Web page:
China targets online platforms in quest to ‘clean up’ internet

Dec 23 (Reuters) – China will scrutinise online platforms
such as social media networks and video-sharing sites to clamp
down on fake accounts and information as part of its drive to
“clean up” the internet, the country’s cyber regulator said on
Thursday.

The Cyberspace Administration of China (CAC) said it would
launch a two-month special operation to target deceptive online
behaviours, ranging from boosting engagement figures to paying
for fake fans and reviews.

The investigation comes against the backdrop of a
wide-ranging crackdown by regulators on several sectors, with
officials tightening oversight of companies in technology, real
estate, gaming, education, cryptocurrencies and finance.

The CAC held a video conference on Wednesday attended by its
provincial and municipal bodies from across the country,
according to a statement posted on its website on Thursday.

“The conference noted that at present, fabricating online
traffic, malicious public relations and comments-for-cash …
harm the legitimate rights and interests of netizens,” said the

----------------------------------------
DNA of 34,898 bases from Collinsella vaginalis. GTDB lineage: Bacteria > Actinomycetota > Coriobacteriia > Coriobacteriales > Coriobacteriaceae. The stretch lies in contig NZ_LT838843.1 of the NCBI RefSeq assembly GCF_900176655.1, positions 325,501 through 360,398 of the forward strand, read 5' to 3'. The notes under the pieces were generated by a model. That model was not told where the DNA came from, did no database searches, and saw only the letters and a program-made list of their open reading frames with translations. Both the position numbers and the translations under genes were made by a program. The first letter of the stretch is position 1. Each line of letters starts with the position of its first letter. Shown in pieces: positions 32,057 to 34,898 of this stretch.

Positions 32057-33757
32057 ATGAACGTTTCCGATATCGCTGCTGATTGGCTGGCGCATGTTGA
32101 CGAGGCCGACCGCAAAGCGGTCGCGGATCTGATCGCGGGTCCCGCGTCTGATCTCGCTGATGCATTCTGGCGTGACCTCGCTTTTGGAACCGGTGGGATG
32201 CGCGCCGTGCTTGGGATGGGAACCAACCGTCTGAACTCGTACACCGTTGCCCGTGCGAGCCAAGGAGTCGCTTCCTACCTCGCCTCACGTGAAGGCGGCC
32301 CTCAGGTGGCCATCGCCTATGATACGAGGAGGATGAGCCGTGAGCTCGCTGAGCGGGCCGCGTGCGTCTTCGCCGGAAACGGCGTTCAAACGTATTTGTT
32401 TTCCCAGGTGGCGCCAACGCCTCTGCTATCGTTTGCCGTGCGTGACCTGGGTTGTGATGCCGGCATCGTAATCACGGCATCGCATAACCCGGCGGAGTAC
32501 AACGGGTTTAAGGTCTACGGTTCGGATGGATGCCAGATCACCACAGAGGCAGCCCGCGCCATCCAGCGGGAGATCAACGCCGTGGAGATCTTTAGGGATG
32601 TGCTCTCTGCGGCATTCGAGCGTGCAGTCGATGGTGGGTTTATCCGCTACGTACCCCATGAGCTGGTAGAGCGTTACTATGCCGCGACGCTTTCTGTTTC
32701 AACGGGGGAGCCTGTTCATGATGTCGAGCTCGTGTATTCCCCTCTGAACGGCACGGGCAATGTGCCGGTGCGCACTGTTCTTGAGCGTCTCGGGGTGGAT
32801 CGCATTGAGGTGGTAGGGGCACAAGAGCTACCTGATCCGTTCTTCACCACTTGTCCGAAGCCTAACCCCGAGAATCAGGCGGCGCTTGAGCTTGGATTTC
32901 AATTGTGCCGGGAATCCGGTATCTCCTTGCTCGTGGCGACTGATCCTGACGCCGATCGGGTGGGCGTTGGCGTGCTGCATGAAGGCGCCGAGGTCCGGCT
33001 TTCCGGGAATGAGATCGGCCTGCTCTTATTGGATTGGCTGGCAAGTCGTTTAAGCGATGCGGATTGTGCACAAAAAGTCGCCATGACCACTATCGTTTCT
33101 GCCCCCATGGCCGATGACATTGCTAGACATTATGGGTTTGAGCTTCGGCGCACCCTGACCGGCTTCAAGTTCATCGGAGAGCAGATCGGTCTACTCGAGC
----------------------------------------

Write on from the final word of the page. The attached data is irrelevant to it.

statement, adding that this was the “final battle” in the CAC’s
drive “clean up” the internet.

Previous special operations this year have targeted
celebrity fandom, minors’ usage of the internet and also
discussions of historical events that differ from the official
narrative promoted by the ruling Chinese Communist Party.

While Thursday’s statement did not name any companies or
individuals, it said platforms hosting film and books reviews,
short videos, and social networking would be among the focal
points of the operation.

Douban https://www.reuters.com/technology/china-fines-douban-unlawful-release-information-2021-12-02,
a online platform where tens of millions of Chinese users
review films and discuss various social topics, and
micro-blogging site Weibo https://www.reuters.com/world/china/chinas-cyberspace-regulator-fines-sina-weibo-operator-3-mln-yuan-2021-12-14,
were both fined by the CAC this month for unlawful content.

China’s State Council published guidelines for building a
“civilised” internet in September, saying the web should be used
to promote education about the ruling Communist Party and its
achievements.

(Reporting by Eduardo Baptista; Editing by Pravin Char)

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